Pending treasures in the Caribbean sea

By Luis Sexto


Treasure hunters have outlived the golden dream of past centuries. Still in the test tube of utopias are, among other plans, the projects to find coffers and pitchers from the Cathedral of Merida, which are going rusty somewhere in the cove of Corrientes, in Guanahacabibes peninsula, in Cuba’s western end.

Like a pincushion where every needle points to a shipwreck, the Caribbean Sea still stirs up the tempting possibility of holding treasures that go dark against the bovine indifference of fish.

A map with the location of the shipwrecks that have occurred in five centuries outlines a broad area where wealth is uselessly lying in the seabed, blending in with legends, myths and the ambitions of striking it rich overnight.

Every now and then, bounty hunters from Europe or North America go through the basin of turbulence of this American Mediterranean [Sea] with an electronic flair, retracing the steps taken by others long before them, for when it comes to money there are no routes left untouched.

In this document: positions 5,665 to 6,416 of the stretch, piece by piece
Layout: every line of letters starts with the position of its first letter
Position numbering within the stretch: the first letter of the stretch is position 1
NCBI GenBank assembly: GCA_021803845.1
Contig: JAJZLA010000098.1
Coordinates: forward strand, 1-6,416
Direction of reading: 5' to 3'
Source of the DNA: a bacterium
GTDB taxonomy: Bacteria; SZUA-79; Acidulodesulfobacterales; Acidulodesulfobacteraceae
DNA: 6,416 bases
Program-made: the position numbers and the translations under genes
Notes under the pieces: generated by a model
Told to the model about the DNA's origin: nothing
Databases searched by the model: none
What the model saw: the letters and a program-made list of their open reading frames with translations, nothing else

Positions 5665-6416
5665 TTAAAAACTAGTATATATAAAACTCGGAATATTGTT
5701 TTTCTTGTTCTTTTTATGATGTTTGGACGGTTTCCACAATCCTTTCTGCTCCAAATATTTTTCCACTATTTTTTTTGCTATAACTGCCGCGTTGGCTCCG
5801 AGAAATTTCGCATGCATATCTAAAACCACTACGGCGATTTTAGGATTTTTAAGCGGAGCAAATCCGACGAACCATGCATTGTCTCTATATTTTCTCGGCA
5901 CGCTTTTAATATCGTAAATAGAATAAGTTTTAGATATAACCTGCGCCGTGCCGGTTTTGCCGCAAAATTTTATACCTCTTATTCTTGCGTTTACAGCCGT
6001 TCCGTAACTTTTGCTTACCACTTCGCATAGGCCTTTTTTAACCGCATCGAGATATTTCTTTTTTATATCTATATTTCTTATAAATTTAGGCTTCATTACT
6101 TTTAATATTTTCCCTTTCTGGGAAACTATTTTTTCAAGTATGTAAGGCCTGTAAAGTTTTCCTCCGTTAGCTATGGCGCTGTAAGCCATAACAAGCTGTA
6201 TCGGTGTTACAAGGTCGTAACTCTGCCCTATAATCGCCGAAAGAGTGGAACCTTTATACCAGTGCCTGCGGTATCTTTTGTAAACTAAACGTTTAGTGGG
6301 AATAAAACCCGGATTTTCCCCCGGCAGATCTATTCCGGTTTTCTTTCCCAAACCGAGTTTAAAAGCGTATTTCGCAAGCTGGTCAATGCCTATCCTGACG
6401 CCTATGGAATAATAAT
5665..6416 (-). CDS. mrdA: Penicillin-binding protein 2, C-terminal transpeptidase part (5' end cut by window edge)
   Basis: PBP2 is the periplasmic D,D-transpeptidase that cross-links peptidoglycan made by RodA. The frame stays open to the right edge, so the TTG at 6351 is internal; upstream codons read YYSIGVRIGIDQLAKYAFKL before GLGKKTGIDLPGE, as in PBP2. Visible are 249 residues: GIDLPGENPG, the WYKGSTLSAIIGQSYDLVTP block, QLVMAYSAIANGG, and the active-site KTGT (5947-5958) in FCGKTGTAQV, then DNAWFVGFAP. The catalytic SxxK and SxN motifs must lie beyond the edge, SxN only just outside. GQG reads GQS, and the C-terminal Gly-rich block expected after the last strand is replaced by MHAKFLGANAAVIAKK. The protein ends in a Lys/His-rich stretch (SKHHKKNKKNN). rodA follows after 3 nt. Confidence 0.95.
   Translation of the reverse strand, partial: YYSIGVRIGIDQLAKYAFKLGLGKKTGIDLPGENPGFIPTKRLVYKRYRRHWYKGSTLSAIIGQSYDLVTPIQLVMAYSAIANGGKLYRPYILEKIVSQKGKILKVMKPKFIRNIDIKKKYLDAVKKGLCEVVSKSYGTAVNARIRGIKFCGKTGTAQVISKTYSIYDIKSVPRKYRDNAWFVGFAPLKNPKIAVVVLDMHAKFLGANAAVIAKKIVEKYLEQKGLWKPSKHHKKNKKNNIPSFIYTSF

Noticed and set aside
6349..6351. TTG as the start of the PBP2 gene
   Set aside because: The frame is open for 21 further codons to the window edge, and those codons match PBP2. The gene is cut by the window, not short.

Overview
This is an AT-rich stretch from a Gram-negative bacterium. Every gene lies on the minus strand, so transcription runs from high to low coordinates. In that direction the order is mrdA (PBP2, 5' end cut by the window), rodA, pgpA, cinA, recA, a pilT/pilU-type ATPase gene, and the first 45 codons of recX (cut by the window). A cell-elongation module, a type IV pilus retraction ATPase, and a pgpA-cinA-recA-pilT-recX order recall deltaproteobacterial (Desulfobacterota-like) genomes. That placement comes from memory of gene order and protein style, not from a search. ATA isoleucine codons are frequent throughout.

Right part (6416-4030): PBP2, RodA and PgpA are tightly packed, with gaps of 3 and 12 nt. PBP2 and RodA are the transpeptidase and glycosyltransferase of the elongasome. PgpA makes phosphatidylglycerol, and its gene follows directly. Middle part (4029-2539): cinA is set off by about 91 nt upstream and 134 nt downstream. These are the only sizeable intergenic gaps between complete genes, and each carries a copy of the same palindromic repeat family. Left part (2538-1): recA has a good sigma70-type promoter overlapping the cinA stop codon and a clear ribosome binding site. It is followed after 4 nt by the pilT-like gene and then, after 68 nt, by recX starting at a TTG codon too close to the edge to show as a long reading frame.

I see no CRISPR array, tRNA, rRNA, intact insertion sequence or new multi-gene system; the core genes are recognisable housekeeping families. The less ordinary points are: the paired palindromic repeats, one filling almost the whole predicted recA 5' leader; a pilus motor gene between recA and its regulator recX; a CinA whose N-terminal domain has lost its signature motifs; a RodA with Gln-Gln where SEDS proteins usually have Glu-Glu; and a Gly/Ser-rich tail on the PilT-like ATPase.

Dreams and adventures in pursuit of good luck are as insistently bred as man himself.

Treasure hunters have outlived the golden dream of past centuries. Still in the test tube of utopias are, among other plans, the projects to find coffers and pitchers from the Cathedral of Merida, which are going rusty somewhere in the cove of Corrientes, in Guanahacabibes peninsula, in Cuba’s western end.

Or they are looking forward to finding the right spot where the hulls of the [vessels] Concepción and Magdalena are crumbling, as these were galleons pierced by pirates in 1556 with tons of gold ingots, loaded in Panama, which are lying off the coast of Cape San Antonio, also in Cuba’s western region.



treasures Caribbean sea Cuba Corrientes Guanahacabibes peninsula Cathedral of Merida